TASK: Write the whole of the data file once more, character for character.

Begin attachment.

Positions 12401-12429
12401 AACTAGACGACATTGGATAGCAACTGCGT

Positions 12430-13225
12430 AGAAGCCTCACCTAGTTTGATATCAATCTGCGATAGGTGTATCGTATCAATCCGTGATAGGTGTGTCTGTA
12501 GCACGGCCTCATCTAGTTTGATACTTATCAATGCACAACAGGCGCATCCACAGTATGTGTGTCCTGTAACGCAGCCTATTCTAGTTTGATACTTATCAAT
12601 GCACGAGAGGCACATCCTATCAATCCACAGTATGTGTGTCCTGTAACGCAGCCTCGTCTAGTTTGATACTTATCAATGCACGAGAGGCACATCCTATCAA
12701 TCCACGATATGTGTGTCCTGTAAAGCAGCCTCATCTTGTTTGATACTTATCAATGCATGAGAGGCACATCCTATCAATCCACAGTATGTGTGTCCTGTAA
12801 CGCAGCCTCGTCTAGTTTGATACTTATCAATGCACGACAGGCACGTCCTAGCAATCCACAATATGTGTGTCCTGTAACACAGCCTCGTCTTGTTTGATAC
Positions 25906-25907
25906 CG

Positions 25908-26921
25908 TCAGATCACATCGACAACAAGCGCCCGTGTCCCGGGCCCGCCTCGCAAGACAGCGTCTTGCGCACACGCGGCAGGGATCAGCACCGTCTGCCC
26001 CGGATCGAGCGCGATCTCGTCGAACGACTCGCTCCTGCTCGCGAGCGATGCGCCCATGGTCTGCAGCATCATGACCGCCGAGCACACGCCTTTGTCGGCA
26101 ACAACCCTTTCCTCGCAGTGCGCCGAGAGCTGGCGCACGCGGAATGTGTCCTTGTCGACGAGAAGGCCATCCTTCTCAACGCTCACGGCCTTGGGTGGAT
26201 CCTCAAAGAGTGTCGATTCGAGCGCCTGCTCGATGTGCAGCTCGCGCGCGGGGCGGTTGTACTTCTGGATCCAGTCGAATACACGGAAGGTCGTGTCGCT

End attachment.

Positions 12401-12429
12401 AACTAGACGACATTGGATAGCAACTGCGT

Positions 12430-13225
12430 AGAAGCCTCACCTAGTTTGATATCAATCTGCGATAGGTGTATCGTATCAATCCGTGATAGGTGTGTCTGTA
12501 GCACGGCCTCATCTAGTTTGATACTTATCAATGCACAACAGGCGCATCCACAGTATGTGTGTCCTGTAACGCAGCCTATTCTAGTTTGATACTTATCAAT
12601 GCACGAGAGGCACATCCTATCAATCCACAGTATGTGTGTCCTGTAACGCAGCCTCGTCTAGTTTGATACTTATCAATGCACGAGAGGCACATCCTATCAA
12701 TCCACGATATGTGTGTCCTGTAAAGCAGCCTCATCTTGTTTGATACTTATCAATGCATGAGAGGCACATCCTATCAATCCACAGTATGTGTGTCCTGTAA
12801 CGCAGCCTCGTCTAGTTTGATACTTATCAATGCACGACAGGCACGTCCTAGCAATCCACAATATGTGTGTCCTGTAACACAGCCTCGTCTTGTTTGATAC
Positions 25906-25907
25906 CG

Positions 25908-26921
25908 TCAGATCACATCGACAACAAGCGCCCGTGTCCCGGGCCCGCCTCGCAAGACAGCGTCTTGCGCACACGCGGCAGGGATCAGCACCGTCTGCCC
26001 CGGATCGAGCGCGATCTCGTCGAACGACTCGCTCCTGCTCGCGAGCGATGCGCCCATGGTCTGCAGCATCATGACCGCCGAGCACACGCCTTTGTCGGCA
26101 ACAACCCTTTCCTCGCAGTGCGCCGAGAGCTGGCGCACGCGGAATGTGTCCTTGTCGACGAGAAGGCCATCCTTCTCAACGCTCACGGCCTTGGGTGGAT
26201 CCTCAAAGAGTGTCGATTCGAGCGCCTGCTCGATGTGCAGCTCGCGCGCGGGGCGGTTGTACTTCTGGATCCAGTCGAATACACGGAAGGTCGTGTCGCT